I didn’t read that section, so maybe that’s what they’re saying, but it seems to me that if you take a positive bet, somewhere you have to be underweighting a different security in any strategy. I think this is more about finding the appropriate benchmark than restricting style.
As an extreme example, I’m imagining a value manager trying to pick stocks from a growth index - he will continually underweight these growth names because they don’t fit his valuation criteria. He has a misspecified benchmark.
mwvt9, I’ll make it really simple for you…here’s where your job can get in the way again. In CFA land Active Manager = Closet Indexer.
But what about that same Value manager against his own custom benchmark? What would be the securities in his custom bench mark?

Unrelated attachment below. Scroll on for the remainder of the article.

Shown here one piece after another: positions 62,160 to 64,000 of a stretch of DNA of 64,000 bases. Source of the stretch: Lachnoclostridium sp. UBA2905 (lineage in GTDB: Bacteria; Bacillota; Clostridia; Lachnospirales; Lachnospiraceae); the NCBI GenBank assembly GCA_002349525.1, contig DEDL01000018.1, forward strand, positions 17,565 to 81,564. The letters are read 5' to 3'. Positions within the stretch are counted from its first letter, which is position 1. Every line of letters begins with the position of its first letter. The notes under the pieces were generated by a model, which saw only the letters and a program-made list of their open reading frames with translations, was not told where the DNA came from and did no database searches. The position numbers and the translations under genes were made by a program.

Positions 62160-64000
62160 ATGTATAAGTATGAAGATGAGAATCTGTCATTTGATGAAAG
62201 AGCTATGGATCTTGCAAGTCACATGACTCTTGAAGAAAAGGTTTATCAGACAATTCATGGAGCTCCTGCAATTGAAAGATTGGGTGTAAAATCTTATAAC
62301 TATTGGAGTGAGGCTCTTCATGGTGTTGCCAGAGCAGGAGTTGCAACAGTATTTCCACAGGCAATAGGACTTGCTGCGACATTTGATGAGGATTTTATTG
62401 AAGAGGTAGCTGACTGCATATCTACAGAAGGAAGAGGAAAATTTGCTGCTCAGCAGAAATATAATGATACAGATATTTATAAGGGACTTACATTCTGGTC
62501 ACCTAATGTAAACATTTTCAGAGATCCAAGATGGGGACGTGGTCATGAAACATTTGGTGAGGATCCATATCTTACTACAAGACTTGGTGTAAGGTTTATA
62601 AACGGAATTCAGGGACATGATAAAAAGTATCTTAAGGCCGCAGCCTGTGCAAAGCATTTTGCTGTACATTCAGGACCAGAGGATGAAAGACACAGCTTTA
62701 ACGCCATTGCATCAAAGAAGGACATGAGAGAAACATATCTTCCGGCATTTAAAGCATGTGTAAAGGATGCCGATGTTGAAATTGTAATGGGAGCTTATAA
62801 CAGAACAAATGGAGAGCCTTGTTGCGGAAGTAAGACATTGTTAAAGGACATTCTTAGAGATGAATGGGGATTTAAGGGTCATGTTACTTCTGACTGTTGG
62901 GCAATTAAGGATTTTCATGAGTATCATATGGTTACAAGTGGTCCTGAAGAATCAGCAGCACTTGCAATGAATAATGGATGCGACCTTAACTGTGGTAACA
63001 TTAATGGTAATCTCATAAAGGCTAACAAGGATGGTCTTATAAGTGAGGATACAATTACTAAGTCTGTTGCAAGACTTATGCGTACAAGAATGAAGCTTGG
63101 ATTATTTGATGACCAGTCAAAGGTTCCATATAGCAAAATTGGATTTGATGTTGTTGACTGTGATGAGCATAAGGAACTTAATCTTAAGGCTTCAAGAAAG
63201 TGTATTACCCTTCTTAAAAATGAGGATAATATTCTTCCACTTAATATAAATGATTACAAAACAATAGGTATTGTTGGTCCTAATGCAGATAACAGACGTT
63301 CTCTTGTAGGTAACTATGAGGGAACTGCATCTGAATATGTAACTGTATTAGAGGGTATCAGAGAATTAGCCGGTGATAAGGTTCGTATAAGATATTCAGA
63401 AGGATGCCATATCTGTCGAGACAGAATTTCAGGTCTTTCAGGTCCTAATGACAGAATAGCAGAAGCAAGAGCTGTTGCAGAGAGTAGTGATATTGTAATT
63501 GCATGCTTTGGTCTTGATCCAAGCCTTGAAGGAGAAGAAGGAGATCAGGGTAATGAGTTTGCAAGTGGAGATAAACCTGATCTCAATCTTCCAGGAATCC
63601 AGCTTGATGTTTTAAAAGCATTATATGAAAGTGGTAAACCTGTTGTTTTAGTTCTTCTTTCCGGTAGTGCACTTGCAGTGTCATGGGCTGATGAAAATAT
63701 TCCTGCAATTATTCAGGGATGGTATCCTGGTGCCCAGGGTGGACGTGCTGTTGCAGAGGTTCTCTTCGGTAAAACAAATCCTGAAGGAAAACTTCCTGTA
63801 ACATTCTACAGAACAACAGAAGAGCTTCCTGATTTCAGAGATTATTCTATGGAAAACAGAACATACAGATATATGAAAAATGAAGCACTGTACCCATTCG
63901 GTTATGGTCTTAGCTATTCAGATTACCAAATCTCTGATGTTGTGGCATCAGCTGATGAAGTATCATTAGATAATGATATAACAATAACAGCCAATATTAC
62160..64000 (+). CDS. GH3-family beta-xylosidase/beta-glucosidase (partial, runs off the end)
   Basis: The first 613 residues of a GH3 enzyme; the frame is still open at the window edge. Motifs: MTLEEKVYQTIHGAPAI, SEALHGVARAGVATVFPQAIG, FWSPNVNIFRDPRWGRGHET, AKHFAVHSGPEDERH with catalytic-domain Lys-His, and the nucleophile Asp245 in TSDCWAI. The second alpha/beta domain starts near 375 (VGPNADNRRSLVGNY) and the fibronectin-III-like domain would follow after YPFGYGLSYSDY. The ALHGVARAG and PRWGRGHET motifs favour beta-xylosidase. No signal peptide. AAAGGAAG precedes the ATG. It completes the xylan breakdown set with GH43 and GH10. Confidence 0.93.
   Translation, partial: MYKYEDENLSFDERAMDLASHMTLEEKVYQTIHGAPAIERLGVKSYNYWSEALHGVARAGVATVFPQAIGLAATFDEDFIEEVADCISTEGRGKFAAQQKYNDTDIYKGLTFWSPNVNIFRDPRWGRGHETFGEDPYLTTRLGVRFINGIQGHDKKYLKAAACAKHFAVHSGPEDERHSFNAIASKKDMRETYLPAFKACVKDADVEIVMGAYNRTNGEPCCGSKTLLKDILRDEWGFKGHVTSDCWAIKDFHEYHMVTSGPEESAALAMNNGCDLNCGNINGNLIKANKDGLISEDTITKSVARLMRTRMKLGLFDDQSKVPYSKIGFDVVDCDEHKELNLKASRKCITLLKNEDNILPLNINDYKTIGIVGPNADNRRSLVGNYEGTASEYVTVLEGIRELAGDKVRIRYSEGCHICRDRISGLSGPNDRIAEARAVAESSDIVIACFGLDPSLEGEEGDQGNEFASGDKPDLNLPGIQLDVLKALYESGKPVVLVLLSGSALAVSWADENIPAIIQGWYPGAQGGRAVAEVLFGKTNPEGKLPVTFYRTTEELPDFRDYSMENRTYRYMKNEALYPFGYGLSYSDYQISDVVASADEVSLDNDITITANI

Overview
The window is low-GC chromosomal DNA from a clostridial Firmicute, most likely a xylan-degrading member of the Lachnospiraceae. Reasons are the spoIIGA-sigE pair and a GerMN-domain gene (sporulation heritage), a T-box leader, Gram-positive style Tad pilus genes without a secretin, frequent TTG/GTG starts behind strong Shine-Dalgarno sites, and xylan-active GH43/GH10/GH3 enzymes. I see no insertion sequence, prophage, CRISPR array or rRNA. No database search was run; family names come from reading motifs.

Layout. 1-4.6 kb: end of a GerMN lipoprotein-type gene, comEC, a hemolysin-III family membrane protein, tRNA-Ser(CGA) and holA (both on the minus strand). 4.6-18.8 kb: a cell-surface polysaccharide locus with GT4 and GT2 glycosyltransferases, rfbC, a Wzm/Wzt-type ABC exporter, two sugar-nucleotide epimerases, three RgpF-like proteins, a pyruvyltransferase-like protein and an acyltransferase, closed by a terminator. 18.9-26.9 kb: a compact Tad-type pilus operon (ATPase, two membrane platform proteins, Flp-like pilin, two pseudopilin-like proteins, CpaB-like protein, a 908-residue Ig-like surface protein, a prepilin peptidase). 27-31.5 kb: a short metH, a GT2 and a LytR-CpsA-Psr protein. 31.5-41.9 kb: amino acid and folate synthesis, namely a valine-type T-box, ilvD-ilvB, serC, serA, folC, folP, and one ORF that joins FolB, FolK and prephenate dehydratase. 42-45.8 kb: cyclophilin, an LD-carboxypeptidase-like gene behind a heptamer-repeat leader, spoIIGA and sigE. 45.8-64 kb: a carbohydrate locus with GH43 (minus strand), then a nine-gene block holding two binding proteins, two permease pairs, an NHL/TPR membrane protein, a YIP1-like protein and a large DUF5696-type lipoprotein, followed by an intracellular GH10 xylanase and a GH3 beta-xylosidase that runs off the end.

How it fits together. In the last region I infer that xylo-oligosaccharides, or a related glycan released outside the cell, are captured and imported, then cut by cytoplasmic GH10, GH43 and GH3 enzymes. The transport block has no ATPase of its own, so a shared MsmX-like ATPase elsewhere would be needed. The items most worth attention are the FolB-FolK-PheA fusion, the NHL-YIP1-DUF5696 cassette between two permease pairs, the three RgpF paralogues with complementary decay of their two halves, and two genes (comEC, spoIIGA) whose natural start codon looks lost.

Well if the manager wanted to avoid overvalued stocks he would not have them in his portfolio at all . I guess he would have a negative postion relative to the benchmark since his weight would be 0 . As an active manager he can pick and choose which ones he thinks will appreciate . In most cases the manager will also carry stocks that he does not feel very strongly about and underweight those securites relative to the benchmark . The major reason for this I think is a reduced tracking error . In the real world i dont think most managers can overwieght as much as they like because they would have restrictions based on the IPS eg. A single security cannot be more than 10 % of portfolio …etc Also I believe there is a difference b/w " negative weights" which is just weights less than the benchmark and " Negative Active weights" which would be less than 0 % i.e short positions
Is this one of those things that is really simple and I am accidently revealing how dumb I am? I just realized this may be happening.